Here explaining the cellular functioning mechanism came first. A difficult task that required the working out of new research methods.

Autophagy (from the Ancient Greek autophagos, meaning “self-devouring/eating”) is a natural process in the course of which the cell disassembles unnecessary or dysfunctional components, using acid medium cellular components. In the 1960s, it was noted that the cells were ridding themselves of unwelcome contents with the aid of sack-like vesicles. They contained ferments capable of “digesting” proteins, fats, and carbohydrates, and received the name of lysosome. Lysosome is what serves to “reutilize” and even eliminate the unwanted cellular components. In 1974, Belgian cytologist and biochemist Christian de Duve shared the Nobel Prize in Physiology or Medicine with Albert Claude and George E. Palade “for their discoveries concerning the structural and functional organization of the cell.” Autophagy is his coinage, dating back to 1963.

Autophagy is about “recycling” cellular components and transferring the “waste” to lysosomes, with the “bubbles” [double membranes formed around the organelles marked for destruction] being referred to as autophagosomes. This phenomenon remained to be studied at greater length for decades, until the Japanese researcher, Yoshinori Ohsumi, carried out a series of brilliant experiments in the early 1990s [using yeast and laboratory mammals], discovering that ATG genes are responsible for autophagy. He subsequently demonstrated that similar processes are taking place in the human cells.

Mr. Ohsumi’s research makes it clear that autophagy provides the “fuel” and “building material” for the rejuvenation of cellular components; that the cells are thus mobilizing their “inner reserve.” Autophagy serves to clear the cell of the damaged components, which is important for keeping the cell ticking. Using autophagy, the cell can meet the challenge of various kinds of stress, especially in terms of virus and bacteria. Autophagy helps the cell rid itself of them, just as it helps develop the embryo and differentiate the cellular functions.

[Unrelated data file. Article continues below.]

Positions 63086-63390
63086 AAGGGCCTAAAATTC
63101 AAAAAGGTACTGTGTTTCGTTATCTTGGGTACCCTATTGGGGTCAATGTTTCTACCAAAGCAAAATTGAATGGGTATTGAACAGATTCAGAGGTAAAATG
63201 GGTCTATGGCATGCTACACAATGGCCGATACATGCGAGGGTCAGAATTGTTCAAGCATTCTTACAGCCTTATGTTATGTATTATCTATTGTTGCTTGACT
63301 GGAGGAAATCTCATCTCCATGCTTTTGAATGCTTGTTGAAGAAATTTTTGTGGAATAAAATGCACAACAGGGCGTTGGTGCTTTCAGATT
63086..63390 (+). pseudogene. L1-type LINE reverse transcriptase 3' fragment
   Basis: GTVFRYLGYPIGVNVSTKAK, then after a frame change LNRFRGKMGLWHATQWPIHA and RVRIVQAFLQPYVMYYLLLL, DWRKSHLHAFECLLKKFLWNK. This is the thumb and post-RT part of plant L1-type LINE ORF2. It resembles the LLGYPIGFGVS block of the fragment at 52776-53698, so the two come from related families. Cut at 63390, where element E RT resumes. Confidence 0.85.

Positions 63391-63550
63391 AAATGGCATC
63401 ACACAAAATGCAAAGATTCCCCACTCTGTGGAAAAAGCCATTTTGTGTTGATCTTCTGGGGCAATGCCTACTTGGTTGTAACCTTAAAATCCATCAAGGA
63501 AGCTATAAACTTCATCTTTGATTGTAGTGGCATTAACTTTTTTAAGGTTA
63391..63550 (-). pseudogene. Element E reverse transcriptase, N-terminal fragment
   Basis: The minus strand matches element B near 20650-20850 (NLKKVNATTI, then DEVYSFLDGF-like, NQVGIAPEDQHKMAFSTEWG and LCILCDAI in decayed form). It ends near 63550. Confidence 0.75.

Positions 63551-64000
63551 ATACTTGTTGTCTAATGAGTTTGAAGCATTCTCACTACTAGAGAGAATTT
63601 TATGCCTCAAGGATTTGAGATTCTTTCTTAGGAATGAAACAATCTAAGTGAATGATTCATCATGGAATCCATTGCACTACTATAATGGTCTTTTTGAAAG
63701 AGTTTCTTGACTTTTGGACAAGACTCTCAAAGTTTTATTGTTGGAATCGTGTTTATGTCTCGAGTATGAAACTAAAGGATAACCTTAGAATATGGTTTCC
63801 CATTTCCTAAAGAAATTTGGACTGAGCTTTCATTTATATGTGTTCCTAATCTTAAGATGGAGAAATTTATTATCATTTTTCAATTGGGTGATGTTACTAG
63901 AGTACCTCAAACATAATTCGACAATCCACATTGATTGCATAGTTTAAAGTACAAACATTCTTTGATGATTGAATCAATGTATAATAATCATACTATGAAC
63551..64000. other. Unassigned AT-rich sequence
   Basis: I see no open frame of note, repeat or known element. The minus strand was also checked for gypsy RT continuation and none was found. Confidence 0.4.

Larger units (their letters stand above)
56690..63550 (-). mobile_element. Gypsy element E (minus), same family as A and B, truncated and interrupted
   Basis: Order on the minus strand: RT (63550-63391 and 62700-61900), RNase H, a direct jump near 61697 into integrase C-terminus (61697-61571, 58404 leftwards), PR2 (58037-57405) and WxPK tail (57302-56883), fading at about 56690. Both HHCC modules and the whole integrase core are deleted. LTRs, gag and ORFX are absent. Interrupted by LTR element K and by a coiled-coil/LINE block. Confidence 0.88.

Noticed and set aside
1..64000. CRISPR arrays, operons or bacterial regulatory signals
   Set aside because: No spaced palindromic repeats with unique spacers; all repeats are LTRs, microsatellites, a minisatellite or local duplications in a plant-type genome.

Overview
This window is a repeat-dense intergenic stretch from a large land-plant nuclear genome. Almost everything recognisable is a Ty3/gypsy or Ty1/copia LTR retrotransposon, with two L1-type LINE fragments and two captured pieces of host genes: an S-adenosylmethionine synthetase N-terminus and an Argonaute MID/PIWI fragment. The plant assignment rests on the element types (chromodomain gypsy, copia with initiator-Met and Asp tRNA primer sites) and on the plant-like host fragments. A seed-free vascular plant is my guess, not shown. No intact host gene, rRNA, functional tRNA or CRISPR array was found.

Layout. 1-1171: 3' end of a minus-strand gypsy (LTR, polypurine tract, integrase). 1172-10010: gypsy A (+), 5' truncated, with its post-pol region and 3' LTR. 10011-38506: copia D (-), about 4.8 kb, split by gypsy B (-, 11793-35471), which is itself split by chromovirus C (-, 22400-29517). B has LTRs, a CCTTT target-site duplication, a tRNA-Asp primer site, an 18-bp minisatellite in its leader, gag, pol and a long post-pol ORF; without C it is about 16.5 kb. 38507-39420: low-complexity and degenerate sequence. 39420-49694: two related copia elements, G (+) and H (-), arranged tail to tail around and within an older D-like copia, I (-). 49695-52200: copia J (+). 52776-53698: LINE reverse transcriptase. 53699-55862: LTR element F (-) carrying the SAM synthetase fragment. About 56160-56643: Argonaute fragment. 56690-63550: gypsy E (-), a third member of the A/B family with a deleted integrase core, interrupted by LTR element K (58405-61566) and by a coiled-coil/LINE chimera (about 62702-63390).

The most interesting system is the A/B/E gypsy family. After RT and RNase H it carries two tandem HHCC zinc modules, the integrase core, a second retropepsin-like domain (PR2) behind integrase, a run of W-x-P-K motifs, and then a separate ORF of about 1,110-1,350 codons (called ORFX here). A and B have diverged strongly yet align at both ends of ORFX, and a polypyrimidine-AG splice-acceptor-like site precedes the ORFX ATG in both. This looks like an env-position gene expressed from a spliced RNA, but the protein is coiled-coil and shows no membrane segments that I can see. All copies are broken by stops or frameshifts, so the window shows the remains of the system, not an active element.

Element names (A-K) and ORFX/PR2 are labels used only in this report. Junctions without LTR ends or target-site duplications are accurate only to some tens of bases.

Autophagy cleans the cell of damaged proteins, mitigating the negative effects of the aging process. Inadequate autophagy, on the other hand, is believed to help develop Parkinson’s disease, Type 2 Diabetes, and other old age ills. Autophagy is aimed at combating intracellular infectious agents, including TB.

Cancerous cells are known to be continuously dividing, thus giving an impetus to autophagy. This is normal for a normal cell, and a normal cell is all out to uphold this process. Therefore, it is important to find a way to stop this process for a cancerous cell, using inhibitors to suppress autophagy’s protective function in the cancerous cell. Here the number one problem is to “teach” the inhibitor to target the cancerous cell, without affecting the normal one. This is the key objective for the molecular oncology and biology communities.

Yoshinori Ohsumi was nominated for the 2013 Nobel Prize in Medicine, but the award went to James E. Rothman, Randy W. Schekman, and Thomas C. Suedhof “for their discoveries of machinery regulating vesicle traffic, a major transport system in our cells.”